Home Office data shows that in the 15 months to this March, 12,842 Albanians released from immigration detention centers failed to report to bail officials at their scheduled time. They accounted for just over a quarter of the 44,957 people who violated their immigration bail in that period.

Many people released into the community are monitored by electronic tags. The Daily Telegraph reported on Monday that videos on TikTok show Albanians using scissors or wire cutters to remove them. 

The Telegraph said that TikTok users in Albania were also offering to act as guarantors for up to £3,000 ($3,700), so that compatriots entering the UK could skip being held at a detention center.

Immigration lawyers in London told Top Channel that Albanians were breaching their bail because they were afraid of being deported to their home country following the signing of an agreement between Tirana and London that fast-tracks their removal. 

“We take further steps if the person does not comply with the conditions of their bail,” A Home Office spokesman told the Telegraph. “There are further bail conditions, home visits, arrests and obtaining financial guarantees,” they added.
 


Ukraine approves sanctions against Russian ally Iran: parliament

A police expert examines fragments of a missile after Russia fired a barrage of missiles for the second time in 24 hours.
A police expert examines fragments of a missile after Russia fired a barrage of missiles for the second time in 24 hours.
Updated 29 May 2023

Ukraine approves sanctions against Russian ally Iran: parliament

A police expert examines fragments of a missile after Russia fired a barrage of missiles for the second time in 24 hours.
  • Package was approved one day after Ukraine said Russia used Iranian Shahed drones in the largest UAV attack on the capital since beginning of invasion

KYIV: Kyiv’s parliament on Monday approved a sanctions package against Russia’s ally Iran, accused of sending weapons to Moscow during its more than year-long invasion of Ukraine.
The package was approved by parliament one day after Ukraine said Russia used Iranian Shahed drones in the largest UAV attack on the capital since the beginning of the invasion.
“The resolution synchronizes Ukrainian sanctions with the actions of the entire civilized world on the path to the complete isolation of Iran,” the Ukrainian parliament said on its website.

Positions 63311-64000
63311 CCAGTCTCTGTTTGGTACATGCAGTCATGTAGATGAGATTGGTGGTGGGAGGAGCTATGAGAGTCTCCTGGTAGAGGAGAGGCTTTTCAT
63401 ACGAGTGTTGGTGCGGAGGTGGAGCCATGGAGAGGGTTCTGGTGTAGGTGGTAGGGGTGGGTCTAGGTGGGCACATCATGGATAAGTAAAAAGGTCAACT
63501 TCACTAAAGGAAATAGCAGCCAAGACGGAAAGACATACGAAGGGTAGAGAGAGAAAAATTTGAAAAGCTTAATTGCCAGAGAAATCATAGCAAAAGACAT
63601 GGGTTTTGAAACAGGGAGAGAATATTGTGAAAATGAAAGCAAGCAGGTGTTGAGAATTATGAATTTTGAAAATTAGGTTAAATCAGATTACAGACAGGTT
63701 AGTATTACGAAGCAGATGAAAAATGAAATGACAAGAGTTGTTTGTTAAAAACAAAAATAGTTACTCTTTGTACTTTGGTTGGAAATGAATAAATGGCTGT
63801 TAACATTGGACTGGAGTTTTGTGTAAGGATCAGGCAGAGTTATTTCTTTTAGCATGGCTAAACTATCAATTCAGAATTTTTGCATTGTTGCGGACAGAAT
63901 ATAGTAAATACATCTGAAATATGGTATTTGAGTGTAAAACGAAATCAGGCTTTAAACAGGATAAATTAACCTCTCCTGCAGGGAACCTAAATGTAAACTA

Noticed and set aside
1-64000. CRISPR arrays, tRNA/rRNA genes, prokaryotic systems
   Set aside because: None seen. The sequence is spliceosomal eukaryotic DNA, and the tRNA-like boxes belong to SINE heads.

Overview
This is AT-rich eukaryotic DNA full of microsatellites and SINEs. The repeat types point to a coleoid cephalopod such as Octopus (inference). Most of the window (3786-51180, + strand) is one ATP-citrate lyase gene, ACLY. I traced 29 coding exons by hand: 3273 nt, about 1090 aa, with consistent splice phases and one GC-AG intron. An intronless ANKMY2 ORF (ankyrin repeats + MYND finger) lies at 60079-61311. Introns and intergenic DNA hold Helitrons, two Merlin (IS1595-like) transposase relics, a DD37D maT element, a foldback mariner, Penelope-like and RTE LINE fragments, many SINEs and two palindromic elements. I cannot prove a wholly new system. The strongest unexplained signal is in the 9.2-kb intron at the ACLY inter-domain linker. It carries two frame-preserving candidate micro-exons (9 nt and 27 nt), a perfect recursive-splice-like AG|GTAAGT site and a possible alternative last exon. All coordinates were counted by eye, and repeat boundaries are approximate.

The package includes a ban on “military and dual-use goods” with Iran and the “suspension of economic and financial obligations in favor of residents of Iran.”
It still needs to be signed into law by Zelensky — a formality as the Ukrainian leader submitted the bill himself.
Zelensky had last week appealed directly to Iranians, asking: “Why do you want to be accomplices in Russian terror?“
His adviser Mykhaylo Podolyak said Sunday that Kyiv was hit by dozens of Shahed drones and called Iran a “terrorist regime.”
“Tehran has become a key ally of Moscow in this war, deliberately supplying it with weapons for attacks on civilian cities,” Podolyak said on Twitter.
Tehran has struck back by saying this was an attempt by Zelensky to gain the West’s military and financial support.


Afghanistan calls for ‘diplomatic’ resolution with Iran after border skirmishes

Afghanistan calls for ‘diplomatic’ resolution with Iran after border skirmishes
Taliban security forces in Nimroz province take defensive position at the Afghanistan-Iran border on May 27, 2023. (Twitter) A
Updated 29 May 2023

Afghanistan calls for ‘diplomatic’ resolution with Iran after border skirmishes

Afghanistan calls for ‘diplomatic’ resolution with Iran after border skirmishes
  • 1 Taliban officer, 2 Iranian border guards killed after shooting broke out on Saturday
  • Latest incident came amid a dispute over water rights to the Helmand River

The Taliban government has called on Iran to resolve bilateral issues “through diplomatic channels,” an Afghan official told Arab News on Monday, as tension at their border eased following skirmishes over the weekend. 

At least one Taliban officer and two Iranian border guards were killed on Saturday after shooting broke out near a border post between Afghanistan and Iran, with officials from the two countries accusing each other of opening fire first. 

The incident came amid a dispute over water rights to the Helmand River, which flows from Afghanistan into Iran’s arid eastern regions, as the neighbors face worsening drought exacerbated by climate change. 

“We don’t want relations with our neighboring countries to deteriorate. Our request to all neighboring countries, including Iran, is to resolve these issues through diplomatic channels,” Hafiz Zia Ahmad, deputy spokesman of the Ministry of Foreign Affairs, told Arab News. 

“The current situation is normal. The Islamic Emirate of Afghanistan is never in favor of escalation.” 

Officials have yet to provide details on what provoked the incident, in which several people on both sides were also injured. 

It occurred after Iranian President Ebrahim Raisi warned the Taliban earlier this month not to violate Iran’s water rights over their shared Helmand River, as laid out in a bilateral treaty signed in 1973. 

Water rights are among other issues the two countries faced since the Taliban took control of Afghanistan in 2021, including previous skirmishes at the border and reports of mistreatment against Afghan refugees in Iran, which has for decades hosted millions of them. 

In a report published on Monday, state-run IRNA news agency quoted Iran’s Interior Minister Ahmad Vahidi as saying that “there is no problem at the present time” and that “everything is calm” at the Afghan-Iranian border. 

Gul Mohammed Qutrat, a police spokesman in Nimroz, said problems at the border have been addressed. 

“Currently, the situation is under control,” he told Arab News. “There is no tension at all at the border.”